How we decided to use Mongo instead of MySQL

I got a question recently from Sadek my new colleague at Eventtus about why we did decide to use MongoDB instead of something like MySQL, especially that dealing with Mongo is hard if you’re used to the use of things like Joins in other relational DBs. Luckily we had a 2 years old internal email thread where I listed why I think using Mongo would be a good idea for our case. Eventtus is 2+ years old startup, a social platform for events where you use the mobile app as a guide during events, and as a way to find interesting events happening near you. I will put the important parts of the email thread here, and sure don’t take this as a guarantee that MongoDB would work for all kinds of problems. it just was a good fit for our case, but maybe won’t be good solution for your problem and some of our future problems.

….

(read the rest on Eventtus’s Engineering Blog)

Introduction to MongoDB [PHPMaster]

This is kinda old news for some of you. My 2nd PHPMaster article was published like a month ago but I forgot to write about it here. This time it’s a step by step introduction to using MongoDB in PHP.

In this article I’ll introduce you to NoSQL with MongoDB. You’ll learn how to install the MongoDB extension for PHP, and how to add, update, and retrieve document objects. If you’re used to working with RDBMSs like MySQL or PostgreSQL, you’ll find some of the concepts of working with MongoDB a bit strange, but you’ll soon grow to love the flexibility and power that MongoDB gives you!

You can read the article here and wait for the 2nd part which is scheduled to be published on jan 20, 2012 (published: MongoDB Revisited). it will discuss more advanced topics that you will need in real life projects.

 

New article on PhpMaster.com about Zend_Pdf

I wrote a new article about using Zend_Pdf , which was published on PhpMaster.com days ago.

The PDF format is currently the most used format to exchange documents. If you provide your website users with printable versions of invoices, event tickets and other similar documents, you’ll most likely want to generate them as PDFs on the fly. In this article you will see how you can use Zend_Pdf to auto-generate PDF invoices.

I’m glad to write for the first time for PhpMaster, Sitepoint.com ‘s PHP blog. I have been reading their online content and books since 2005 and having the chance to write for them now is an honer.

check the article there.

The story of version 1.1

Once upon a time, a software project took around 7 months to get to version 1.0 . We didn’t have any problem all that time with our SVN (Subversion) repository as we didn’t have to release anytime before version 1.0 . we didn’t have any SVN strategy till that moment and all of us were happily committing to the trunk and enjoying a branching-less life.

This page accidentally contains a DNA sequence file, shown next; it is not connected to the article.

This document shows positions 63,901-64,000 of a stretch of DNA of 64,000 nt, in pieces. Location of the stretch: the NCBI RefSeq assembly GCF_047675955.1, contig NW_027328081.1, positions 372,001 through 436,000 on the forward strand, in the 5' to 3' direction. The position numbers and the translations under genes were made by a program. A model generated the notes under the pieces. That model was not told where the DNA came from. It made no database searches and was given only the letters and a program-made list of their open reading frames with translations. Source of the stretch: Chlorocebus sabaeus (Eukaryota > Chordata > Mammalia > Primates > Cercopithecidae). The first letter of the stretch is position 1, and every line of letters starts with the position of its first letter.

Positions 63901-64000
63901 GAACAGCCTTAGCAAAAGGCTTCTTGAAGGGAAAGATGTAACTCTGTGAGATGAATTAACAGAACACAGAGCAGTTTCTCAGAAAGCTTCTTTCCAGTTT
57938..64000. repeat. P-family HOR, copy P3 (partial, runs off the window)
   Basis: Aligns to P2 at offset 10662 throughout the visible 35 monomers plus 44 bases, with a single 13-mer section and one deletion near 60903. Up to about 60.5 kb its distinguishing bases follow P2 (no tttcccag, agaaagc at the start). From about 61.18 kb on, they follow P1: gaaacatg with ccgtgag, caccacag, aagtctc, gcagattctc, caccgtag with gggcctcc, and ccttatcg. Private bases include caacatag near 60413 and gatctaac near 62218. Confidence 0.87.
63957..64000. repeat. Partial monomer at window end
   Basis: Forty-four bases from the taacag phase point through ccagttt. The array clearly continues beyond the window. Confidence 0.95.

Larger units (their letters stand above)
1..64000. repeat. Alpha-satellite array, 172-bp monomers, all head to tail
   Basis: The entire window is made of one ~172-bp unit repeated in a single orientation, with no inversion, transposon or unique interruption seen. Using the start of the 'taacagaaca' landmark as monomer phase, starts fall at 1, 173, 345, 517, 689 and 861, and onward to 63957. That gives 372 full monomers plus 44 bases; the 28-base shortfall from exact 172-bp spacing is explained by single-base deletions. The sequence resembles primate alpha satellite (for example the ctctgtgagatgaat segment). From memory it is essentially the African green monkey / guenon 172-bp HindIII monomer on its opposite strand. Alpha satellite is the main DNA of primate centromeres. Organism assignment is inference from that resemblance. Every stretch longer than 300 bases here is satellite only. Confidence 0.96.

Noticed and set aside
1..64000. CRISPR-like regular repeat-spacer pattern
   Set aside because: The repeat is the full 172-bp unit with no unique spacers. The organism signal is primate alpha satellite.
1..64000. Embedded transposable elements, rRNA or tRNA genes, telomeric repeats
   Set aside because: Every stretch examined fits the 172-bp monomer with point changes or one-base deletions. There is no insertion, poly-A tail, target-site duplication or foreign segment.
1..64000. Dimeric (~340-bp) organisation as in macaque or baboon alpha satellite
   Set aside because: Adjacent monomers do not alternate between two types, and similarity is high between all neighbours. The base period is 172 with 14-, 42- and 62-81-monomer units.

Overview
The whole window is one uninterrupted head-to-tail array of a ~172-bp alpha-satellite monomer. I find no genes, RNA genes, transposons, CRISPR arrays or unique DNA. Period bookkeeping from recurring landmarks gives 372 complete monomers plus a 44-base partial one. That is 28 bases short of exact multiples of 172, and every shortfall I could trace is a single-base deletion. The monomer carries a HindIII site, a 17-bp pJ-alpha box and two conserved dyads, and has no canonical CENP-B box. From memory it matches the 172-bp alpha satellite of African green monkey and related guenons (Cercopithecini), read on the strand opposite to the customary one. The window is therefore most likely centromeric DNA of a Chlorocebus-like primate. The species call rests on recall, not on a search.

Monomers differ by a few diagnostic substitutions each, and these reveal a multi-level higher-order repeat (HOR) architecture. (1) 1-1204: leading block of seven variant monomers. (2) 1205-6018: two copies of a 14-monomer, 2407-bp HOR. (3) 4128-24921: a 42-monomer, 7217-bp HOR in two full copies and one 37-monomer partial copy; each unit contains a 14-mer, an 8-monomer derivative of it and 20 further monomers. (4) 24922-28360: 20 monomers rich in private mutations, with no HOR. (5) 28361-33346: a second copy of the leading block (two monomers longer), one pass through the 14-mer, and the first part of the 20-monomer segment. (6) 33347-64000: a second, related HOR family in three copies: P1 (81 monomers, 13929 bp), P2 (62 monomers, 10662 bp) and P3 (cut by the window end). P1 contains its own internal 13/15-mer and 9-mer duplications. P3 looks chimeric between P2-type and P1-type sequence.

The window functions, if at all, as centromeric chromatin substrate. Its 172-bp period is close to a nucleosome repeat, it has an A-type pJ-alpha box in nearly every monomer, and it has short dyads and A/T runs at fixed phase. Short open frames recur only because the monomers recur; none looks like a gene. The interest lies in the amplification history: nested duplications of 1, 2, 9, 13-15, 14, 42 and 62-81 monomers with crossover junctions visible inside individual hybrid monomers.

The last 2 months before releasing version 1.0 were mainly focused on enhancing performance and bug fixing. we couldn’t stop at that point as we had many developers with nothing to do and more features waiting to be added to the next version. the work on the new features had to go in parallel with the code enhancements being applied to version 1.0 to get it released and ready to be deployed to production. we did create another branch for the 1.1 version.

Some of our developers started committing to the 1.1 branch while some others continued to commit to the trunk. then after 2 months of work, we wanted to release the 1.1 version. the plan was to merge the 1.1 branch into trunk, test it, fix bugs and then deploy that to production. things didn’t go that simple as we had very big code base and there were many differences between the 1.1 branch and the trunk. merging took more than a week and lots of bugs that were fixed before in the trunk, came back to life with more new bugs that had to be fixed as fast as possible to get the 1.1 version released and deployed to production.

The bug fixing phase took more than what was expected and our product team (who were playing the rule of the owner in our little software development game) had a plan with lots of features that had to be completed before the end of year and they didn’t want to stop the development of new features till we finish fixing all the bugs.

They gave us a plan for the rest of the year and they wanted to change our release strategy so we release and deploy to production at the end of every week. this was a kinda good strategy for our kind of business. the problem was that we still didn’t have a stable code base that we were sure that we can build on. we had lots of fatal bugs waiting to be fixed and we didn’t yet release version 1.1 .

Anyway, we started working on the features of the first week of the plan. while the amount of features was more than what can be finished in one week, we couldn’t finish the features in less than 10 days. this left us behind the plan by some days and we didn’t have enough time yet to fix the bugs of version 1.1 . we were pushed more to start working on the planned features for the second week. that week had more complicated features and it took us 2 weeks to finish it.

At that moment we had all that code in the trunk with lots of new implemented features and more bugs. we didn’t release anything in the previous 3 months (since version 1.0) . the project didn’t benefit of the new features. every team is blaming the other for making things go like that. the product team had more plans and features to be implemented till the end of year. the development team can’t make a new release with all those bugs.

that’s not the end of the story, but I have to stop here and start analyzing what happened. mainly, I see 2 problems.

First, the development team was committing all the code directly into the trunk. we would have created a branch for each feature. this way each feature will stay isolated with all its bugs and then when it’s stable, we can merge the branch into the trunk. this will keep the trunk always ready for deployment at any moment.

like what Mr.Radwan say, “your main code base is gold, you can’t mix it with rubbish code”. this way we can keep our gold in the trunk always ready for deployment and we can keep history of each release in a tag with the right label.

branching in source control systems